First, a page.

AMD profits but fails to dazzle in Q4

A design problem leading to more chips than the company would have liked coming off the production line with clock speeds of less than 350MHz drove down chip-maker AMD's revenues and profits in Q4. Although strong sales of its K6-2 PC chips helped the company post record revenues for its fourth fiscal quarter, although earnings fell short of analysts' expectations. AMD's revenues for the quarter were US$788.8 million, up 29% from a year ago.

Advanced Micro Devices (AMD) said strong sales of its K6-2 PC chips helped the company post record revenues for its fourth fiscal quarter, although earnings fell short of analysts' expectations.

AMD's revenues for the quarter, ended Dec. 17, 1998, were US$788.8 million, up 29 percent from a year ago. Net income was $22.3 million, or 15 cents per share, compared to a net loss of $12.3 million, or nine cents per share, in the same quarter last year.

Egged on by strong PC sales in the latter half of 1998, analysts bullishly predicted the company would post a profit of 18 cents per share for the quarter.

AMD blamed the shortfall on a design problem, which led to more chips than the company would have liked coming off the production line with clock speeds of less than 350MHz. Those chips command lower selling prices and are sold into the more competitive low-end market, which drove down AMD's revenues and profits.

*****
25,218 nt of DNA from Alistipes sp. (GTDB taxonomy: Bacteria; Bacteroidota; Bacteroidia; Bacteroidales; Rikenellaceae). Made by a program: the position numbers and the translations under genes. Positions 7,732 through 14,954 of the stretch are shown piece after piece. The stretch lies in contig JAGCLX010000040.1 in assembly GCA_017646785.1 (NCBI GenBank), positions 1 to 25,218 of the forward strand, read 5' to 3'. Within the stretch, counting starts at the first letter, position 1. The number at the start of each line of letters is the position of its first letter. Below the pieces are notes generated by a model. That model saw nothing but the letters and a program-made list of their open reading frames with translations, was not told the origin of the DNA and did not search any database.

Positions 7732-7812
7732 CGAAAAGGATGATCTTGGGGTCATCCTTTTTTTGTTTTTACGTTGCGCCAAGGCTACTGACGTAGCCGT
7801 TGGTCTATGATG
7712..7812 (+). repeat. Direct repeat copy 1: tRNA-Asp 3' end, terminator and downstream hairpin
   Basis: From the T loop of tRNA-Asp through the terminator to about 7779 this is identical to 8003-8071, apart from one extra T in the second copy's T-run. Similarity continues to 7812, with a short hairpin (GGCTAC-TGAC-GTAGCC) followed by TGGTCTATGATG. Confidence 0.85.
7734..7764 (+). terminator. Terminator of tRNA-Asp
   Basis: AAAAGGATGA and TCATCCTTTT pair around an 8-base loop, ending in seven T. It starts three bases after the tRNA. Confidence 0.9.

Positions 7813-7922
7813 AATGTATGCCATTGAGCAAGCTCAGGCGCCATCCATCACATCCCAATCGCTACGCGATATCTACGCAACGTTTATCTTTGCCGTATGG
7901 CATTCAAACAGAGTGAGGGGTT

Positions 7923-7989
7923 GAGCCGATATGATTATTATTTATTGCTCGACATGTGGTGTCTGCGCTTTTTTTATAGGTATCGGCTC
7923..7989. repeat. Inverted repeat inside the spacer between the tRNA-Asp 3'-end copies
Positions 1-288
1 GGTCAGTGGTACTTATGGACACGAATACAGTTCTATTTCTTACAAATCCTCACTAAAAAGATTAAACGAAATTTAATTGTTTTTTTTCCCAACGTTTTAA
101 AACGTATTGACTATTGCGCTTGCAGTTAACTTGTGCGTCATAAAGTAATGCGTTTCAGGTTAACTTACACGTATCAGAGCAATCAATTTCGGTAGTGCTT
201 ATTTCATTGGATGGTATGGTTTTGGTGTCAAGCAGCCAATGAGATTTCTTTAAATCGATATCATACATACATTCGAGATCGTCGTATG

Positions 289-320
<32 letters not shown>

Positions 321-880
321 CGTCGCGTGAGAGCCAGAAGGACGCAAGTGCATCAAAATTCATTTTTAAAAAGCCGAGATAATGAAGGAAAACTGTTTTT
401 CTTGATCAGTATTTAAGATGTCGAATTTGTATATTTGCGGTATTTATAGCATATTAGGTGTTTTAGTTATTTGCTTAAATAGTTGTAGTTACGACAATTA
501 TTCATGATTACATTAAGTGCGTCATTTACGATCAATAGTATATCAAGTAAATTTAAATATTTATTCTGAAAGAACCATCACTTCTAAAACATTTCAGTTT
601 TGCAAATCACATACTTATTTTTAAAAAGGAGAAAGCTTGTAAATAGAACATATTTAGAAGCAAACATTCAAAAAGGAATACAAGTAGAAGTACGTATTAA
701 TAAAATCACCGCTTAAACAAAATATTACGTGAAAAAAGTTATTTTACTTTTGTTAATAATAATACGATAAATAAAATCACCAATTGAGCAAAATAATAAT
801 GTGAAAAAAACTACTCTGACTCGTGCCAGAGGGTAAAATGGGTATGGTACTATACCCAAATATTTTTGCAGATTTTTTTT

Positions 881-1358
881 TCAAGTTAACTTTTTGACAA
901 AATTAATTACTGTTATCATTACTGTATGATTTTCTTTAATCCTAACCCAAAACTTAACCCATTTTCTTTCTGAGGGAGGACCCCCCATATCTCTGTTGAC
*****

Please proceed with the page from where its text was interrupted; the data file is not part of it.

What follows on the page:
AMD had hoped more than 50 percent of its K6-2 chips would come off the production line at 350MHz or above; as it turned out that figure was only 34 percent, Jerry Sanders, AMD's chairman and chief executive officer, said during a teleconference call.

"We've got that problem behind us now, and we have a high level of confidence we'll be able to improve the (speed) mix this quarter," he added.

AMD's K6-3 processor, formerly known as Sharptooth, will be introduced formally this quarter with volume shipments starting in the second quarter, Sanders said. AMD is shooting to launch that chip at 450MHz, he said.

The K-7 will be introduced late in the second quarter, meanwhile, and will likely be introduced at 500MHz or above, Sanders said. AMD hopes to use the K-7 to expand outside of the consumer/small business market and sell products into enterprise markets, where rival Intel Corp. holds sway.

AMD's results come a day after Intel reported fourth-quarter earnings of $1.19 per share on revenues of $7.6 billion, handily beating the consensus analyst estimate of $1.07 per share.

If Intel has anything to do with it, AMD's year won't work out as planned. In a conference call yesterday Intel executives said they will work aggressively to recoup ground lost to AMD in 1998 in the U.S. retail market -- even if that means dropping average selling prices.

AMD's revenues for the full year were $2.5 billion, also a record for the company and an improvement on 1997 revenues of $2.4 billion. However, AMD reported a net loss for 1998 of $104 million, or 72 cents per share, compared with a loss of $21 million or 15 cents per share in 1997.

All of its growth in the quarter came from sales of its microprocessor products, AMD said. Sales of other products were flat sequentially, and will likely remain so until the second quarter, Sanders said.

AMD, in Sunnyvale, California, can be reached at +1-408-732-2400 or at http://www.amd.com/.

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